These free online courses and the 21st century equivalent of the hardback book – with multimedia and engagement. A few hours a week over a few weeks and you are offered tailored pieces of view, things to read and listen to, activities to do (answering questions which test your knowledge) and most vitally interaction with like-minds.
I suspect these maps will form part of the narrative and explanation of events ever since:
|From First World War|
|From First World War|
|From First World War|
|From First World War|
You’ll come away intrigued, informed, educated and entertainment: you may even hanker after more.
Fig.1. Images from my Google Pics gallery
We are collectively being tipped into a centenary marking of the First World War where all ‘foreigners’ speak english with an accent; we have German, Russian, French … we have Serbian and Austro-Hungarian ‘english’. We even have Americans voiced by English actors speaking … english with an American accent.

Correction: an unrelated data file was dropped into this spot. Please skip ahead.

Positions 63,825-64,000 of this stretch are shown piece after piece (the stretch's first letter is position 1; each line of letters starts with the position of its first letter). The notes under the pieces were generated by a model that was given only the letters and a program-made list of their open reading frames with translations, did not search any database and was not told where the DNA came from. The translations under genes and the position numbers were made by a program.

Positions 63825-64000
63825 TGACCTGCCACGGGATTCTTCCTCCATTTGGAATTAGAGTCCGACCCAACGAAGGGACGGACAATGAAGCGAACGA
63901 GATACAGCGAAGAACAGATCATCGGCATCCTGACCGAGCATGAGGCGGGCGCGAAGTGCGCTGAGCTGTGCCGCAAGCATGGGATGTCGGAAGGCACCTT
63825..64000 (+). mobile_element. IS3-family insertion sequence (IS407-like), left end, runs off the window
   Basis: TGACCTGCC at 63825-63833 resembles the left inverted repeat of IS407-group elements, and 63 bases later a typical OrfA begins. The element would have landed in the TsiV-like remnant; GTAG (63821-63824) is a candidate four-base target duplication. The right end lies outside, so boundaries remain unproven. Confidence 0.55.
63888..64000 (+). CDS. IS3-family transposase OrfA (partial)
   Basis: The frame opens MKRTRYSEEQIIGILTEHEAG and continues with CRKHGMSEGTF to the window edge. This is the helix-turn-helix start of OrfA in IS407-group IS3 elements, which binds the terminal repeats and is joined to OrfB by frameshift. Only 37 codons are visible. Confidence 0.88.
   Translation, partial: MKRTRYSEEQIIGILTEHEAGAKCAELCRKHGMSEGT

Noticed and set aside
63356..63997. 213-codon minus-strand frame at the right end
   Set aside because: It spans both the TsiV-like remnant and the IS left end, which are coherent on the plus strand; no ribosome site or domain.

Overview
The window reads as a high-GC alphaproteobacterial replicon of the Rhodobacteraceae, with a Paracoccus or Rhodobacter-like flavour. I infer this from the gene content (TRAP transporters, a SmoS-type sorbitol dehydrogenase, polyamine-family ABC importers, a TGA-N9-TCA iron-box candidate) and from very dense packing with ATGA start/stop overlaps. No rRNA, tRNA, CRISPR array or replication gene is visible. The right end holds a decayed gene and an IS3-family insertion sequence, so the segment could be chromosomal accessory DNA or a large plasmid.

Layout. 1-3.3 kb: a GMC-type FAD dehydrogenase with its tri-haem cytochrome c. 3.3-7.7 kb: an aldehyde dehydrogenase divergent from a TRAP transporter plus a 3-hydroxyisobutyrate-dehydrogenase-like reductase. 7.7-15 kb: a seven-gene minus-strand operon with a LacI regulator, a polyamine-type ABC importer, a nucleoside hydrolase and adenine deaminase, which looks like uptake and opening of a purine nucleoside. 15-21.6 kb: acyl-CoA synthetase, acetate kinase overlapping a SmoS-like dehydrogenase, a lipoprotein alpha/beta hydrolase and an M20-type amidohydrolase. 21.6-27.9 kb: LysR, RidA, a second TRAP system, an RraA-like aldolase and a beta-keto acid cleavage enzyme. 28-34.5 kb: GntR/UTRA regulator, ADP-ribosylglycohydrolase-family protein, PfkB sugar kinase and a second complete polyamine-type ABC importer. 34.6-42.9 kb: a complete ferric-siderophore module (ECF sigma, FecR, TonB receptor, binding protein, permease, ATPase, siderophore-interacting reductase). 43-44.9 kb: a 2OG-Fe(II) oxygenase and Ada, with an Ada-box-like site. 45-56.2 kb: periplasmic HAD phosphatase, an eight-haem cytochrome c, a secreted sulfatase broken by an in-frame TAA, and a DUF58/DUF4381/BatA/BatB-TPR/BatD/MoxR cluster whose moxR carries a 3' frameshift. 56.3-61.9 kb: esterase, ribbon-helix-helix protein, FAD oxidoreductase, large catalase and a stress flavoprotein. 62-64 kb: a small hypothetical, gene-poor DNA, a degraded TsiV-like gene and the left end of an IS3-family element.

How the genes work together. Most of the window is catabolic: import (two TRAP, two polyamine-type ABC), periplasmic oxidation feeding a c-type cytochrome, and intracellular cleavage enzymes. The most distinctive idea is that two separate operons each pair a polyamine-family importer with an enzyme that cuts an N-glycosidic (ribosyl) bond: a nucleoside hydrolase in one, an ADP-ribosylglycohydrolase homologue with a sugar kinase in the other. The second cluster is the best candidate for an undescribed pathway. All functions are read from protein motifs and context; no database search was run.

I remember my son asking if everything was ‘black and white’ in the olden days; that until recently people grew up in a black and white world. Will a young generation watching TV on the centenary of the First World War imagine that language difference is simply a matter of accent?
It’s all compromise and accommodation
It’s very much the BBC perspective: which as the ONLY public service broadcaster the world has tries so hard to represent everyone. I have my say here – Jonathan Vernon on Hastings 1918
The World or Globe or Earth or … whatever ‘Broadcasting Company’?
For all or any failings the effort, transparently at least, to strive for ‘truth’ based on evidence of what is going on.
The Open University has been, was and should take the lead. I wonder, with concern that the legacy of Michael Bean has been to trim back too hard and so diminish us to a voice from the corner of the empire.
I hope the next Vice Chancellor will be a global figure. Bill Clinton comes to mind.